Glengoyne Distillery Highlands Region Scotland Whisky from 50 to 100 euros

Glengoyne 18yo

Review of the Highlands' whisky from ex-sherry casks

Origin: Highlands (Scotland)
Type: Single Malt Scotch Whisky
Strength: 43%ABV
Ageing casks: Ex sherry oloroso
Chillfiltered: No
Added colouring: No
Owner: Ian Macleod Distillers
Average price: € 90.00
Official website: www.glengoyne.com
Vote: 82/100

We introduce another distillery to the blog with a geographically peculiar one, situated exactly on the border between Lowlands and Highlands, with distillation taking place in the latter and maturation carried out in the former: the best of both worlds, one might say.
Founded in 1833 in Dumgoyne under the name of Burnfoot by George Connell, coming to its modern name at the turn of the next century after briefly being called Glen Guin due to a misspelling on the register.
During the period of Edrington’s ownership it received the Royal Warrant as a supplier to the Royal House of England, a seal that was inherited by the current ownership in 2003, with four stills in all for the (slow) production of a distillate that has always been unpeated.

Four age-declared bottlings (10, 12, 15 and 18 years) and three NAS in the basic portfolio, plus several limited editions for a distillery that has never stopped producing and is firmly rooted in the production tradition of the Highlands.
And let’s discover it starting with this expression, introduced in 2012 with a decidedly affordable price considering its ageing.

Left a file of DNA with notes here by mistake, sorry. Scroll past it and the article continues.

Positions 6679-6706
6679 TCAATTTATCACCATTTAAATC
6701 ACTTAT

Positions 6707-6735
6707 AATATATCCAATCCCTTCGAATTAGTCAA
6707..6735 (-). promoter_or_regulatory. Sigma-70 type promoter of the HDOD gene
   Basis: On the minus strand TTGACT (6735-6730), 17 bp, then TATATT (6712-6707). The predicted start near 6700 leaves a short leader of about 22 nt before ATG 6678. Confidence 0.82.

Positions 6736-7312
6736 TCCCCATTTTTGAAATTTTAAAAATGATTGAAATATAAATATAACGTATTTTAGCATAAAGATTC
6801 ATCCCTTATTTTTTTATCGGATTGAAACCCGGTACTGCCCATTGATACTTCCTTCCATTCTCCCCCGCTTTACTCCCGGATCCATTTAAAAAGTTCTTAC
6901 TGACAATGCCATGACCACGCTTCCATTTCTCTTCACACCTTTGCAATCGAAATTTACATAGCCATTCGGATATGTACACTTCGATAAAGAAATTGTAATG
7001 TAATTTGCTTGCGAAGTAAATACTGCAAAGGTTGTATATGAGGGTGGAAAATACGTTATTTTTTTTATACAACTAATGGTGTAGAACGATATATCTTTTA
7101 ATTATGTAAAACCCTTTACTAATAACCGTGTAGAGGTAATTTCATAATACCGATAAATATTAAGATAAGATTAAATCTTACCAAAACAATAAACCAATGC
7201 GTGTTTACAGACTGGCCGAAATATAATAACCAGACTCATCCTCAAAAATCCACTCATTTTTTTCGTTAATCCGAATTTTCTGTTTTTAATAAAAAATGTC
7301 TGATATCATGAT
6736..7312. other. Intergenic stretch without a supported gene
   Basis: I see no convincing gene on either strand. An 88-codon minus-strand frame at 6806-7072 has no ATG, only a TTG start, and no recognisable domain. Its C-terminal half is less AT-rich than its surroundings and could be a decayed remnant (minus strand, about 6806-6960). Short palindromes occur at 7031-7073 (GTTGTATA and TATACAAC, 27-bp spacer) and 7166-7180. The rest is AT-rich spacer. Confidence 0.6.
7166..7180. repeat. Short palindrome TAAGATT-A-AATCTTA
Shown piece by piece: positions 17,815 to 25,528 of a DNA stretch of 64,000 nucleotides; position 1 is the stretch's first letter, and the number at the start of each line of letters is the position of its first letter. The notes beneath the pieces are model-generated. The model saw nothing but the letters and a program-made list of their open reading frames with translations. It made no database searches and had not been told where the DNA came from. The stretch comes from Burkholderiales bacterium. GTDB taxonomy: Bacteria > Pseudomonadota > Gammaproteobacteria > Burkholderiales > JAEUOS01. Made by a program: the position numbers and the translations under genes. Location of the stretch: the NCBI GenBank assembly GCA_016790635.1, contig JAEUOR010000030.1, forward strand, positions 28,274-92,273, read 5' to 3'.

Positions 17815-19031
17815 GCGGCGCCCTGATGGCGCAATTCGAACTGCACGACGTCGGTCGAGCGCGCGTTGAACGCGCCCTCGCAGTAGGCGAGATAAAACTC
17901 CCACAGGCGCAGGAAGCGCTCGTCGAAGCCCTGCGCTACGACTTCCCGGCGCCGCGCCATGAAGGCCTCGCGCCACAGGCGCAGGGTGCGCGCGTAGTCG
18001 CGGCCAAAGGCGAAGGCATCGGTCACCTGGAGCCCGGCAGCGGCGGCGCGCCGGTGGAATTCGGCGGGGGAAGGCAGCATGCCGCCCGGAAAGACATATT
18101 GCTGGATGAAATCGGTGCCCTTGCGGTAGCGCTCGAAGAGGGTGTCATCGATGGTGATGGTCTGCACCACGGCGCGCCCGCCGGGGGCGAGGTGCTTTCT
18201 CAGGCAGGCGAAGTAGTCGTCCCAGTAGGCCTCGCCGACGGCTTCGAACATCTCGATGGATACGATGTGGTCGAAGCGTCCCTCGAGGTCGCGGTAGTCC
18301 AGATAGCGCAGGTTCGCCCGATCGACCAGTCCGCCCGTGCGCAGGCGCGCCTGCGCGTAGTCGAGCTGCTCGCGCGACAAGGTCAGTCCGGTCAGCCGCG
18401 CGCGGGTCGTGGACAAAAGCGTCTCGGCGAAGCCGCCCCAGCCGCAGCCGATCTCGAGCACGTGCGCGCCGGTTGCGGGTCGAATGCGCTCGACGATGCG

Tasting notes

The nose is as fruity as expected, with the whole parterre of sherry unfolding on notes of red fruits, dried figs, ripe banana, dried apricot and tangerine, along with nuts (almonds, macadamia), spices (nutmeg) and a fresh, vegetal component of tea leaves and tobacco, which slightly dampens the effluvium of dark sweetness. In the background, a rough, leather and wood component also emerges, which is balanced by veins of brown sugar. Intense.
The premise of the nose is partly unfulfilled on the palate, where the vegetal part raises the tone with even balsamic velleities on an oily carpet of less bright fruit tending towards citrus along with some saline accents. The rest of the sensations, including the spicy and rough ones, also appear decidedly subdued, with a surge of nuts and black pepper along the length over a hint of coffee beans and chocolate.
The medium-long finish is dominated by vegetal and balsamic tones with a certain dryness, accompanied by a saline vein on slight fruity and woody traits.

Nothing bad can be said about this whisky, but it leaves me a little perplexed by the lack of incisiveness on the palate, which shows a certain imbalance by losing much of the accents perceived instead on the nose. An absence of backbone and fullness that makes it a pleasant dram but nothing more.

Reviews of Glengoyne whisky

Leave a Reply

%d bloggers like this: